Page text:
The proponents for campus concealed carry repeat a steady mantra of basically two justifications. They cite the Second Amendment rights of all citizens and the idea that a good guy with a gun is the best way to stop a bad guy with a gun.
First, this is not a Second Amendment issue. Many people opposed to guns on our campuses strongly support the Second Amendment. Several of our rights under the Constitution have limitations, usually to protect the general public. The Wild West during the 19th century determined that it was in the public interest to limit where guns could be carried. We have the right to free speech and assembly, but you can’t threaten public officials, scream “fire” in a theater or gather for the intent of starting a riot. We have the right to sue, but not frivolously.
Second, I haven’t met a law-enforcement officer yet who thinks the good guy/bad guy rationale makes sense. And they will clearly tell you that until they control the scene, anyone with a gun in his hand will be treated like a bad guy. Is empowering common citizens to take policing into their untrained hands a good idea?
Moreover, the Florida College System has the most a stake in this issue. We have 65 campuses with more than 25,000 employees. The average age of our 900,000 students is 29. Thus, we are likely to have more concealed carriers on our campuses than a university whose average student age is about 22. Campus safety, student safety and public safety aside, this is truly a workplace safety matter, and it comes with a significant price tag.
Estimates for the 28 Florida state and community colleges place the cost at upwards of $74 million for personnel, training and equipment. Most of our campuses do not have armed security or police forces. You can’t allow armed students and citizens on a campus without armed security. Yet the sponsors of SB 68 and HB 4001 want you to believe there is no financial impact and this would not be an unfunded mandate. We beg to differ.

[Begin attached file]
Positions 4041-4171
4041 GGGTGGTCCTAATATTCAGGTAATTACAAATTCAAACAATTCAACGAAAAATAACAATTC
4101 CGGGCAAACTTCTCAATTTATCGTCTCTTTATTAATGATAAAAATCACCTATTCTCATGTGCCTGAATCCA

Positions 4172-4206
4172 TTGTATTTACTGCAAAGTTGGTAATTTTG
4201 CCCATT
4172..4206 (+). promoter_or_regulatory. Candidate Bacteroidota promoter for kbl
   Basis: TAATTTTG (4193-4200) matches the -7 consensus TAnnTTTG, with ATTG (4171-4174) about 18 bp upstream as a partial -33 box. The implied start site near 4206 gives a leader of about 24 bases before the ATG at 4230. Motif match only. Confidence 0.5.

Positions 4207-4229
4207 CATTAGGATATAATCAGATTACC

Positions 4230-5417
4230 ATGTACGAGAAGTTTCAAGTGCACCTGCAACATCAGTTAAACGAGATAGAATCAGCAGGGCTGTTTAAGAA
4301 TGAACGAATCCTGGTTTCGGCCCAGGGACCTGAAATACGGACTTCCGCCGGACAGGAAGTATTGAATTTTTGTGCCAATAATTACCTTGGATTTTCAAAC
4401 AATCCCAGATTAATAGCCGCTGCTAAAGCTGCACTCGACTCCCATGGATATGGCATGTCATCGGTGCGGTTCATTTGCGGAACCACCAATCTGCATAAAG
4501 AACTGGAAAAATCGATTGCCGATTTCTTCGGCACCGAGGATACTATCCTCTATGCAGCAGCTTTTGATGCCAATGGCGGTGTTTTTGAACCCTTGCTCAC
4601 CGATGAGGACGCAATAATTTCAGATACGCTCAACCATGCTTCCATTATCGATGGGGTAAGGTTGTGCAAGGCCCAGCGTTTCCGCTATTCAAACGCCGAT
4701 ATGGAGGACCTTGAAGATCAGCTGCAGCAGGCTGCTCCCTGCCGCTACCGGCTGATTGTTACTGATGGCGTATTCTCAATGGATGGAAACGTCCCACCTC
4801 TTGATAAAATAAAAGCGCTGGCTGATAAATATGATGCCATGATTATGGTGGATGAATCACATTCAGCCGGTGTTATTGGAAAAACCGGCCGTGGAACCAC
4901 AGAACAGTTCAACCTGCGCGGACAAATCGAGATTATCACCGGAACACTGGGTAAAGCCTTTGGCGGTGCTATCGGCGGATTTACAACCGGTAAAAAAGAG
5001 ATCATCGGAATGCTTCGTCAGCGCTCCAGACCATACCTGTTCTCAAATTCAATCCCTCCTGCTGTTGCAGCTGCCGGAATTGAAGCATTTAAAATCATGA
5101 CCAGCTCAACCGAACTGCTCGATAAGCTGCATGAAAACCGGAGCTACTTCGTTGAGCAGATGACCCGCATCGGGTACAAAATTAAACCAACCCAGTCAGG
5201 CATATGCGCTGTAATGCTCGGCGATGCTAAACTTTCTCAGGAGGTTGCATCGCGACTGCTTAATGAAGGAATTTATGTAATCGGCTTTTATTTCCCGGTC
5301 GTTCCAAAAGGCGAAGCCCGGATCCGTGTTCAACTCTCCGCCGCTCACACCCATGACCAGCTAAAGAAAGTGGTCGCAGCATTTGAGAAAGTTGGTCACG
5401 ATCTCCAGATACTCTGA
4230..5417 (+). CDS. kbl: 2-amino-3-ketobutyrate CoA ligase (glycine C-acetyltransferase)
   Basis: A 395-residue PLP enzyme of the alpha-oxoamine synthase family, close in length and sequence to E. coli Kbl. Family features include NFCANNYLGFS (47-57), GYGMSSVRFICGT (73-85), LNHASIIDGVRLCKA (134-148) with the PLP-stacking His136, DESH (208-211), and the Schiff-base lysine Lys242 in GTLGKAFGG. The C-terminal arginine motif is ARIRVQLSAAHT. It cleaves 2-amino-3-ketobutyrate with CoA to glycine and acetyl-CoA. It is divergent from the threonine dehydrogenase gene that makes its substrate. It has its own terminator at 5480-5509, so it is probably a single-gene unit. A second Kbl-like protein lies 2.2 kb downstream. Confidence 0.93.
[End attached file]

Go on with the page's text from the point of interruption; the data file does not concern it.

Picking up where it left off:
Logic aside, there is a slew of studies that support the opposition to this effort. National data collected by dispatch.com from 15 colleges and universities across Ohio, Michigan, Indiana, Illinois and Wisconsin found 94 percent of faculty oppose concealed carry on campus. A North Carolina study in the American Journal of Public Health indicates that allowing workers to carry weapons in the workplace increases the likelihood of an on-the-job site homicide five to seven times, similar to residential households that keep guns.
As a former college instructor, I have been on the end of an irate student’s anger over a grade or other issue. Not knowing if a student may be carrying a weapon will place additional stress on college faculty and professional staff, which over time could affect job performance, retention and, potentially, the mental health of our employees.
Moreover, among students, according to a Ball State University study in 2013, 79 percent of students reported they would feel unsafe if faculty, students, and visitors were allowed to carry a weapon on campus. I would wager that our statistics in Florida would be fairly similar.
According to the Bureau of Labor Statistics, just over 550 people are killed every year, on average, in work-related homicides (with guns as well as other weapons). In 2010, more than 10 percent of all workplace fatalities were homicides, 78 percent of which were shootings. There are also studies in some states that allow carry, like Colorado, where the rate of campus rape has increased 25 percent and 36 percent (15.2 and 20.8 per 100,000, respectively) in 2012 and 2013. In Utah, rape rates have fluctuated but increased nearly 50 percent between 2012-2013.
This is a very sensitive policy issue that should be considered seriously and carefully. All Florida lawmakers should be well-informed and knowledgeable regarding its impact and not succumb to the dramatic scenarios of citizen self-defense touted by the NRA and the other campus carry proponents.
Michael Brawer is the CEO of the Association of Florida Colleges and is one of the lead advocates regarding issues that impact the Florida College System, which consists of 28 Florida state and community colleges.